* Gourmet is another misleading term that leads consumers to believe that they are purchasing a product that is made finer ingredients, when in reality it has no established guidelines or regulations.

And when it comes to protecting the health of your family, “Always remember, you have within you the strength, the patience, and the passion to reach for the stars to change the world.” ~ Harriet Tubman

Some important facts you should know about organic farming

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Posted by RobPatton | Posted in News and Reports | Posted on 12-04-2010

• Consumer demand for organically grown foods and livestock products are increasing. Sales of organic products are the fastest growing sector of agriculture. Sales continue to grow by over 20% annually and have shown an annual increase of at least 20% during the last 6 years.

• Over the next 10 years analysts are projecting total sales of organic products to exceed one hundred billion dollars worldwide. The vast majority of growth will in occur in the United States, Japan and throughout Europe. (Source – IFOAM, International Federation of Organic Agricultural Movement)

• Large corporations such as McDonalds (with organic milk being sold in Sweden), Lufthansa, Swiss Air and Nestlé are positioning their products and services to cater to the organic consumer.

• Thousand of corporations are targeting consumers worldwide by adding organic foods to their product lines.

• Since October of 2002,organic farms must undergo an annual inspection by a licensed Certifier to determine if the they’re operating under specific guidelines to be certified as producing organic foods and livestock.

• Organic farming can actually save farmers money and give them significantly better returns on land and resource utilization as compared to conventional farming. Conventional farming uses more petroleum than any other industry and consumes almost 12% of the United States energy supply.

• It can take up to five years for a conventional farm to convert to organic farming.

• If a product falls under 100% Organic Certification, you can be assured that there are no GMOs (Genetically Modified Foods) in that product.

• It’s estimated that conventional farmers use over 300 different pesticides to grow (non-organic) foods which are sold in virtually all supermarkets worldwide.

• Organic Aquaculture worldwide is a booming business. Over 20% of all shellfish, an estimated 15 trillion metric tons are produced by Organic Aquaculture Farmers. China is the largest producer of these products.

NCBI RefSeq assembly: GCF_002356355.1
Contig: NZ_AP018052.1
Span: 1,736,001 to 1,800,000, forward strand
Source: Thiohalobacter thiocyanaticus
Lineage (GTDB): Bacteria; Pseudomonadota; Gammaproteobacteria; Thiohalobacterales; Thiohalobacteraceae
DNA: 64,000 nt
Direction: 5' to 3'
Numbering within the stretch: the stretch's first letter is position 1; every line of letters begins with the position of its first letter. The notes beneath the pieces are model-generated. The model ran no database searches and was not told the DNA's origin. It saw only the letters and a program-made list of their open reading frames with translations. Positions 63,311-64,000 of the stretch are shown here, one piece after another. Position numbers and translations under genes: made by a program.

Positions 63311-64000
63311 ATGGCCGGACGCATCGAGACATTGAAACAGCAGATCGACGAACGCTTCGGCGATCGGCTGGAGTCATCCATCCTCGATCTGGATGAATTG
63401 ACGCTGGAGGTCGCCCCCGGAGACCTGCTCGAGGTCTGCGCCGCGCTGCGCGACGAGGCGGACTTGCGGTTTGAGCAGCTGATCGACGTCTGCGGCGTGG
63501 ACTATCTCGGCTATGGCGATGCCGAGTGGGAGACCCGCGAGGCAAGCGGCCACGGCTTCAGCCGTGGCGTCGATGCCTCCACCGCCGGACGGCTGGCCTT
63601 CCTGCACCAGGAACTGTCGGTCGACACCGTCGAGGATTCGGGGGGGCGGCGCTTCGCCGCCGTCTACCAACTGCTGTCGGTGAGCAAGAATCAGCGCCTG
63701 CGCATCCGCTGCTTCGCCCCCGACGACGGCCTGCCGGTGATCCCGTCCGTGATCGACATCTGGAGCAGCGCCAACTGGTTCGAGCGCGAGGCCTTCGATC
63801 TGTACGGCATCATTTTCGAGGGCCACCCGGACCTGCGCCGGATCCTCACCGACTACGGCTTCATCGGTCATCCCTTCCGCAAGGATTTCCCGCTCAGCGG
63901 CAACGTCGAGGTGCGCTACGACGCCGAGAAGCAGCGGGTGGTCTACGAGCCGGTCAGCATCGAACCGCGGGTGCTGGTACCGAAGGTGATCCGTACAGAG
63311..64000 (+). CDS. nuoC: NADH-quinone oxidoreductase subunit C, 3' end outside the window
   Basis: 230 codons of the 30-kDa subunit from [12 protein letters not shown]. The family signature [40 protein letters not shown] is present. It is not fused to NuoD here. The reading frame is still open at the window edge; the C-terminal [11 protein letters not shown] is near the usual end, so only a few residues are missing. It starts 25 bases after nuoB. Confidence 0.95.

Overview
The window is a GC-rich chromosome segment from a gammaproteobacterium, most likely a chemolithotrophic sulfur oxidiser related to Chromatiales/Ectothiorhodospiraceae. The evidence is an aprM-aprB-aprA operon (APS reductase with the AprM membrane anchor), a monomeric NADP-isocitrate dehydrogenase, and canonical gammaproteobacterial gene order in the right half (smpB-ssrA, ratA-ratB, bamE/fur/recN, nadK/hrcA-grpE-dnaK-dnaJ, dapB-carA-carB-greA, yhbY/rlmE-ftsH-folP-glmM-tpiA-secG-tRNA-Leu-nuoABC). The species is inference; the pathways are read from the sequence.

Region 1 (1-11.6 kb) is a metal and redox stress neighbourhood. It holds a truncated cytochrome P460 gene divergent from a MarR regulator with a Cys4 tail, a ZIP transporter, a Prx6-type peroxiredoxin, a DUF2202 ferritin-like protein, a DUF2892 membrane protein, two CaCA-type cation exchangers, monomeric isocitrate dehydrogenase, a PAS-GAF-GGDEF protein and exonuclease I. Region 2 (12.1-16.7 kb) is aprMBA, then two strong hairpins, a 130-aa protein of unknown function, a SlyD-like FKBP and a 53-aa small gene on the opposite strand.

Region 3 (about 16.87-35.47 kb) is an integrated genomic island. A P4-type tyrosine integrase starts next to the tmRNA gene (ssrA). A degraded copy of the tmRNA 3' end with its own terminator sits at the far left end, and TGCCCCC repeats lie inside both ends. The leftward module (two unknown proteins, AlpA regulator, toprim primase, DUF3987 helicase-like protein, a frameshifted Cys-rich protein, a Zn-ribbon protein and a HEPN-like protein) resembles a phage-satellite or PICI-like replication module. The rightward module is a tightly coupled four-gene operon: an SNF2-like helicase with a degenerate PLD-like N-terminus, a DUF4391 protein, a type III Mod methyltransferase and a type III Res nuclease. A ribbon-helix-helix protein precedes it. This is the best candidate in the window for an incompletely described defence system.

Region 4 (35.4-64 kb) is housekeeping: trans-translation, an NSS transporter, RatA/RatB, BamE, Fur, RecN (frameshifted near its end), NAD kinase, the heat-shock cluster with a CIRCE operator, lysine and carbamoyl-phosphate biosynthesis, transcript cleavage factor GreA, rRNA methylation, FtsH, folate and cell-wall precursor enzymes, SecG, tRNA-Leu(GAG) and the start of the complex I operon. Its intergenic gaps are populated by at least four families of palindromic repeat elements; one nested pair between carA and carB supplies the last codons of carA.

(Source – www.mindfully.org)

Aside from these known facts and current statistics on organic farming, there are numerous inherent benefits that both the organic farmers and consumers of their products receive to improve on health, quality of life and longevity.

• Organic farming is a science within itself that conventional farmers can learn while they transfer their capital resources and skills to master a trade that can be even more profitable than conventional farming.

• Researchers in the United States have found that by following organic farming methods, conventional farmer’s can actually reduce production cost by over 25%. This is accomplished by eliminating the use of synthetic fertilizers and pesticides, minimizing soil erosion by up to 50% and increasing crop yields up to five-fold within five years.

• Regardless of products produced, a well planned transition strategy will allow conventional farmers to adopt new, more effective organic farming process in as little as three to five years.

• Organic farms can support substantially higher levels of wildlife especially in lowlands and where animals can roam pastures or graze on grassland. Not only does wildlife benefit, but entire ecosystems and ground water are improved by simply following organic farming methods.

• Organic farming practices not only benefit farmers and consumers; but the dairies can benefit. When dairies feed their cows organic feed and graze them on organic fields, the cows experience better health, less sickness, diseases and ultimately produce better tasting milk for consumers.

• Organic farming promotes soils that are teaming with life and rich in micro nutrients which can be used for decades to grow crops virtually year round in many parts of the world.

• Consumers purchasing organically grown foods can taste the difference and see the quality of virtually any organic product they buy. Regardless of minimal price differences, consumers can smell, taste and see the difference in the quality of organically grown food products.

• Consumers buy organically grown food products not just because of competitive prices, but due to the increased availability of organic food products as seen in both grocery and organic food specialty stores.

• Organically grown products are free from harmful chemicals, artificial flavors and preservatives that ultimately cost consumers money when they purchase non-organically grown products. You can always taste the difference between organically grown and conventionally grown products.

• Eating organic foods may in fact, reduce the risk of heart attacks, strokes and cancer for individuals who abstain from consuming products produced by conventional farming methods. Biochemist are continually researching the inherent benefits of organically grown foods and discovering the consequences consuming products loaded with toxins and chemicals which, until recently, have only begun to be introduced to humans. The fact is, you ultimately are what you eat.

Grapes are coming!

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Posted by RobPatton | Posted in Blooming/Producing, New Plants | Posted on 12-04-2010

Its been about 3 weeks since I thought the grapes were dead.  They love this weather, and the organic fish fertilizer that I’ve been giving them, I guess.  They’ve taken off, and already seem to be starting to produce fruit.  Some of the oranges have started to bloom as well.